has super-classes
E11 Modificationc
E63 Beginning of Existencec
p108 has producedop some e24 physical man made thingc

E18 Physical Thingc back to ToC or Class ToC

IRI: http://erlangen-crm.org/current/E18_Physical_Thing

Scope note: This class comprises all persistent physical items with a relatively stable form, man-made or natural. Depending on the existence of natural boundaries of such things, the CRM distinguishes the instances of E19 Physical Object from instances of E26 Physical Feature, such as holes, rivers, pieces of land etc. Most instances of E19 Physical Object can be moved (if not too heavy), whereas features are integral to the surrounding matter. An instance of E18 Physical Thing occupies not only a particular geometric space, but in the course of its existence it also forms a trajectory through spacetime, which occupies a real, that is phenomenal, volume in spacetime. We include in the occupied space the space filled by the matter of the physical thing and all its inner spaces, such as the interior of a box. Physical things consisting of aggregations of physically unconnected objects, such as a set of chessmen, occupy a number of individually contiguous spacetime volumes equal to the number of unconnected objects that constitute the set. We model E18 Physical Thing to be a subclass of E72 Legal Object and of E92 Spacetime volume. The latter is intended as a phenomenal spacetime volume as defined in CRMgeo (Doerr and Hiebel 2013). By virtue of this multiple inheritance we can discuss the physical extent of an E18 Physical Thing without representing each instance of it together with an instance of its associated spacetime volume. This model combines two quite different kinds of substance: an instance of E18 Physical Thing is matter while a spacetime volume is an aggregation of points in spacetime. However, the real spatiotemporal extent of an instance of E18 Physical Thing is regarded to be unique to it, due to all its details and fuzziness; its identity and existence depends uniquely on the identity of the instance of E18 Physical Thing. Therefore this multiple inheritance is unambiguous and effective and furthermore corresponds to the intuitions of natural language. The CIDOC CRM is generally not concerned with amounts of matter in fluid or gaseous states. Examples: - the Cullinan Diamond (E19) - the cave "Ideon Andron" in Crete (E26) - the Mona Lisa (E22) In First Order Logic: E18(x) ⊃ E72(x) E18(x) ⊃ E92(x)
has super-classes
E72 Legal Objectc
e92 spacetime volumec
p45 consists ofop some e57 materialc
p53 has former or current locationop some E53 Placec
p13i was destroyed byop max 1
has sub-classes
E19 Physical Objectc
is in domain of
P8 witnessedop
is in range of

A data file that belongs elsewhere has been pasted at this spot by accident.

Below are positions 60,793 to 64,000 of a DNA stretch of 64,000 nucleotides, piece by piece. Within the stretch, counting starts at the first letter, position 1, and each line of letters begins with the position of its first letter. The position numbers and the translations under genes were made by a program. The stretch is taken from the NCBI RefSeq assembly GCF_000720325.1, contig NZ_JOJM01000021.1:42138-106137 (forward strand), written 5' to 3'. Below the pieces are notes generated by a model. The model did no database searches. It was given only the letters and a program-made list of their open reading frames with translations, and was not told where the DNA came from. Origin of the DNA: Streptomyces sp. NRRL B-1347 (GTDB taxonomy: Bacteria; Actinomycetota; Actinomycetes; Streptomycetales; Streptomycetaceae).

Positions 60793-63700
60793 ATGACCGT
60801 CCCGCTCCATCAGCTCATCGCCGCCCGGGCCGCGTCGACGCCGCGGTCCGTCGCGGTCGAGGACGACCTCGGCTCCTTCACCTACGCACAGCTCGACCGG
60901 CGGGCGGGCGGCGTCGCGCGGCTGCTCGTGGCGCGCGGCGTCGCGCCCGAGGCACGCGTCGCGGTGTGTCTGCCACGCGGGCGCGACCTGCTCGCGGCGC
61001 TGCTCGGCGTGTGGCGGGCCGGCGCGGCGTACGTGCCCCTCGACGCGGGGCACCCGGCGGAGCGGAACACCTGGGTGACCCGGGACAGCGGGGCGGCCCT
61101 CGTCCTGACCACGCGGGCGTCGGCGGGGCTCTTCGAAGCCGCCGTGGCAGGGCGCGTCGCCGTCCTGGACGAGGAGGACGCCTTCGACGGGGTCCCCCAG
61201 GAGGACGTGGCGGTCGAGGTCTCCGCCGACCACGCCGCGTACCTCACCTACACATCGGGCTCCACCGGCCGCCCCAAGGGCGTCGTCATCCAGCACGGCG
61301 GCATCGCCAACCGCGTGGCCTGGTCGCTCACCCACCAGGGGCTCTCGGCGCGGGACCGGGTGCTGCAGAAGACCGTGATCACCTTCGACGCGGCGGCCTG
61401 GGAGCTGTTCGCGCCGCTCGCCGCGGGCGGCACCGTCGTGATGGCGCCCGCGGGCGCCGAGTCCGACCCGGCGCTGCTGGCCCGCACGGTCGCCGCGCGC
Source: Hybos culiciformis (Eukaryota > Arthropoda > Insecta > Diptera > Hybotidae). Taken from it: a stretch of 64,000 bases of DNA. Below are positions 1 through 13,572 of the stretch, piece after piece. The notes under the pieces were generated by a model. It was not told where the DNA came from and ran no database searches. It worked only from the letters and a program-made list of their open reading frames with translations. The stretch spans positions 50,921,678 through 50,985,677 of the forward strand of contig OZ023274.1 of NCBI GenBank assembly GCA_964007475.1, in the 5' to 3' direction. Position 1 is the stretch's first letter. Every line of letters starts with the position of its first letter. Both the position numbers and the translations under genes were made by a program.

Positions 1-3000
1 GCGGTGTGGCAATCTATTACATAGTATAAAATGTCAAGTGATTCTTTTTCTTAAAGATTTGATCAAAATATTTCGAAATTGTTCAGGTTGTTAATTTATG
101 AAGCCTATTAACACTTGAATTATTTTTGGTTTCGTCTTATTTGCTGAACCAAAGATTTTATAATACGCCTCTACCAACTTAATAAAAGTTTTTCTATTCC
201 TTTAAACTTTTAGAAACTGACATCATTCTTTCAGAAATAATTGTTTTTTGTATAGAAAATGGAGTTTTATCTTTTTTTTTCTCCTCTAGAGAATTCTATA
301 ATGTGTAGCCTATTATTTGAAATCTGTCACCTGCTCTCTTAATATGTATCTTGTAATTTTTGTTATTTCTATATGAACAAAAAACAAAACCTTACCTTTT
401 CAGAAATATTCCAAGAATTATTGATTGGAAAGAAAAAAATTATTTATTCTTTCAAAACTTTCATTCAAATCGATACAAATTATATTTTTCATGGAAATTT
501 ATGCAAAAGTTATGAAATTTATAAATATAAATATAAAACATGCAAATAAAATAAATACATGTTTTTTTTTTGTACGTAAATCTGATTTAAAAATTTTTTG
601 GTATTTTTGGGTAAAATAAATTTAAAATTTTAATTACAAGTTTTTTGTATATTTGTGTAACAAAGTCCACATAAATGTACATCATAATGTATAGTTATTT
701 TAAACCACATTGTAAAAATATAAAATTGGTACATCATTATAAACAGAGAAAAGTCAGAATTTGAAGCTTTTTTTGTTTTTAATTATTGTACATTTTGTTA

P8 took place on or withinop
is disjoint with
E28 Conceptual Objectc

E19 Physical Objectc back to ToC or Class ToC

IRI: http://erlangen-crm.org/current/E19_Physical_Object

Scope note: This class comprises items of a material nature that are units for documentation and have physical boundaries that separate them completely in an objective way from other objects. The class also includes all aggregates of objects made for functional purposes of whatever kind, independent of physical coherence, such as a set of chessmen. Typically, instances of E19 Physical Object can be moved (if not too heavy). In some contexts, such objects, except for aggregates, are also called "bona fide objects" (Smith & Varzi, 2000, pp.401-420), i.e. naturally defined objects. The decision as to what is documented as a complete item, rather than by its parts or components, may be a purely administrative decision or may be a result of the order in which the item was acquired. Examples: - John Smith - Aphrodite of Milos - the Palace of Knossos - the Cullinan diamond - Apollo 13 at the time of launch In First Order Logic: E19(x) ⊃ E18(x)
has super-classes
E18 Physical Thingc
p55 has current locationop max 1
p54 has current permanent locationop max 1
has sub-classes
E20 Biological Objectc

E2 Temporal Entityc back to ToC or Class ToC

IRI: http://erlangen-crm.org/current/E2_Temporal_Entity

Scope note: This class comprises all phenomena, such as the instances of E4 Periods, E5 Events and states, which happen over a limited extent in time. This extent in time must be contiguous, i.e., without gaps. In case the defining kinds of phenomena for an instance of E2 Temporal Entity cease to happen, and occur later again at another time, we regard that the former E2 Temporal Entity has ended and a new instance has come into existence. In more intuitive terms, the same event cannot happen twice. In some contexts, these are also called perdurants. This class is disjoint from E77 Persistent Item. This is an abstract class and has no direct instances. E2 Temporal Entity is specialized into E4 Period, which applies to a particular geographic area (defined with a greater or lesser degree of precision), and E3 Condition State, which applies to instances of E18 Physical Thing. Examples: - Bronze Age (E4) - the earthquake in Lisbon 1755 (E5) - the Peterhof Palace near Saint Petersburg being in ruins from 1944 – 1946 (E3) In First Order Logic: E2(x) ⊃ E1(x)